Ker-Ching! (Part 2 of a Never Ending Series)

The Times has a first class scoop today about a sophisticated tax-avoidance scheme that has been used by public figures. The Times sits behind its paywall but the Mail picks up the story this morning, under a headline that included doctors and judges among the would-be evaders. That is suspicious - for one thing the press are very free with whom they style a judge (eg Ms Briscoe) and the person involved might well be a deputy District Judge at Mudtown-on-the-Wolds County Court. Secondly, judges earn a fraction of the sums that the people named by the Times are pulling in. A Circuit Judge won't  bring in much more than £130,000, and that is petty cash to most of those named by the Times.

This story will run for a while, I suspect.

Saturday, July 05, 2014

Cynical? Moi? Make it Realistic, Then

I first received the news of Rolf Harris' sentence when I was away on holiday, and it did not surprise me, but what did surprise me was the announcement, immediately after sentence was pronounced, that the sentence was being referred upwards as Unduly Lenient. I understand that such an application can be made by anyone within about four weeks of the pronouncement but this seemed to be extraordinarily swift.
Then it clicked:- just imagine that a tabloid newspaper had a reporter primed and ready to make the application in his private capacity, with a motorbike messenger on standby outside.
Commenters in the tabloids have shown their customary mixture of relish and sadism over the fact that a ruined man stands to die incarcerated. The law makes that unavoidable, but what do these people want?

Monday, June 30, 2014

Hiatus

Sorry there isn't a lot going on, but I'm in Brittany, with just an iPad, and McDonalds' weefy to rely on. Back next week.

Wednesday, June 18, 2014

So It's NFA Then........

This report speaks for itself. Perhaps in future those who rushed to condemn will think twice.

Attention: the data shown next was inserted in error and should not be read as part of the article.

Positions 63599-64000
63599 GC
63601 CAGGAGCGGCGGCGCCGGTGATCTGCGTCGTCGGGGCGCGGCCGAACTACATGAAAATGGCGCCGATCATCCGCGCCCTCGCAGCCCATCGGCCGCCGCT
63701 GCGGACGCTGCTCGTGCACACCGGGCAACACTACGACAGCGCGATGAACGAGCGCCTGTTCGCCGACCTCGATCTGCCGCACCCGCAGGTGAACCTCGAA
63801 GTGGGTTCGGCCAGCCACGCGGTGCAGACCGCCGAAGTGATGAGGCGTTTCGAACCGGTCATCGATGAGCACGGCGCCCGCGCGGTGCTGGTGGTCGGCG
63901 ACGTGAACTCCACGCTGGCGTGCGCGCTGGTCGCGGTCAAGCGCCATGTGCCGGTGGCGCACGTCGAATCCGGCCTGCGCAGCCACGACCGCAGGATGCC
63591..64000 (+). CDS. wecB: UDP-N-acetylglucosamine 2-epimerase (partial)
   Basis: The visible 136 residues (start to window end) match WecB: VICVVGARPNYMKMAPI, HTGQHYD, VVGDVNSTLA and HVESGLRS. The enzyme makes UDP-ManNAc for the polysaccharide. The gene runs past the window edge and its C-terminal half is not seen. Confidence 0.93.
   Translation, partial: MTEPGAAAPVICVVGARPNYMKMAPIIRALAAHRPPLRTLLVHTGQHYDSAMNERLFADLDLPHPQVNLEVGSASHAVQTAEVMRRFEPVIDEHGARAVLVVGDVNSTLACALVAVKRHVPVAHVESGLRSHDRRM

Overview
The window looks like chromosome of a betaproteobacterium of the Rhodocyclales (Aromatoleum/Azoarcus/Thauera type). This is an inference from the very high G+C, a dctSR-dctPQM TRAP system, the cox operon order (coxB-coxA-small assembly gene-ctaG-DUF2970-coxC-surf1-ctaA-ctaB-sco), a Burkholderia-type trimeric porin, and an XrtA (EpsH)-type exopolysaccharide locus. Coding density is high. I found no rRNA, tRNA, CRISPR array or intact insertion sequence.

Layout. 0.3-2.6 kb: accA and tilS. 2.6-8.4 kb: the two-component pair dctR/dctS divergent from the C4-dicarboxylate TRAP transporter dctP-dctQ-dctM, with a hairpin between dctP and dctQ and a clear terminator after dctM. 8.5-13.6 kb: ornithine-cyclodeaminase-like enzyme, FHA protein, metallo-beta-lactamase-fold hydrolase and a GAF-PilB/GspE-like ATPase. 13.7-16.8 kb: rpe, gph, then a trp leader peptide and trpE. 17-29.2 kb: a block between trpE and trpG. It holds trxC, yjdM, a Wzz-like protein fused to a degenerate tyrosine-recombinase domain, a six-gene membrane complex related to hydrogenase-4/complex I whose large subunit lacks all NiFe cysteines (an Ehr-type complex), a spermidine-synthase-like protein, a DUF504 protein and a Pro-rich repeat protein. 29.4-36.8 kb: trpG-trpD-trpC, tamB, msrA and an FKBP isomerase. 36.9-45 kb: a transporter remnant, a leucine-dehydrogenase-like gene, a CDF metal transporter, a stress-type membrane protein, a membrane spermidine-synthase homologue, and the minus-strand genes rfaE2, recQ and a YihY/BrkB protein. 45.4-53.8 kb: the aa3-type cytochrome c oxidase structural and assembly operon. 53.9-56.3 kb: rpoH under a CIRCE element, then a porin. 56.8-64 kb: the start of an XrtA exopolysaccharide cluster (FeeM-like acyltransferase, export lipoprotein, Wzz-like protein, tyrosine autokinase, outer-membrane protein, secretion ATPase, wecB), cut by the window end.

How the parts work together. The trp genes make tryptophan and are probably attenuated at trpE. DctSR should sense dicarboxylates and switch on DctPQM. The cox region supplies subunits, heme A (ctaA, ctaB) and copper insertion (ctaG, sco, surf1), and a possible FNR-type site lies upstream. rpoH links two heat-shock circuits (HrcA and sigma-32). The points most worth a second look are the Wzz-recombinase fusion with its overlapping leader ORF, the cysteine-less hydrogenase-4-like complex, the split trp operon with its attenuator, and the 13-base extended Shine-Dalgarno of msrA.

Here's what we said at the time

Tuesday, June 17, 2014

That's A New One

We were listed to hear an all-day trial yesterday, but the defendant had returned to his Eastern European home town a week ago, where he sadly died, so that was the end of that.
We busied ourselves with a few Search Warrants, which are much more complicated these days, following High Court rulings that a warrant is a serious interference with the citizen's liberty. There is now a multi-page application form on which the judge or justice has to state reasons for granting the warrant. JPs who deal with warrants at home have to be extra careful these days.
 I have never dealt with an application at home because I live too far from the court, but colleagues who live a short way from the police station are well used to a nocturnal phone call from the duty clerk followed by a visit from an officer.
We then dealt with a couple of Pre-Sentence Report cases, both involving Eastern Europeans, and I was able to warn them that if they were tempted to ignore the financial penalties, such as costs and surcharge, the fact would come up on the Border Force computer every time that they came to the UK, when they could expect some cell time at the airport.

Tuesday, June 10, 2014

Ker-Ching!

This article summarises planned increases to the maximum fine levels that may be imposed by magistrates. The press have mostly jumped to the conclusion that the maximum fine will become he usual fine. It will not - after all when did you last hear of a simple drink-drive attracting the maximum £5000 fine? Courts must impose fines that are commensurate with the seriousness of the offence, and within the ability of the offender to pay within a reasonable period. Really hefty fines are usually levied on businesses with deep pockets, often for Health and Safety or Trading Standards offences. In practice, our run-of-the-mill customer on JSA is unlikely ever to face a fine of more than about £250 , because deductions from benefits at £5 per week will take a year to pay off at least.

So in reality, not a lot will change. A whacking fine that is uncollectable simply makes a mockery of the system.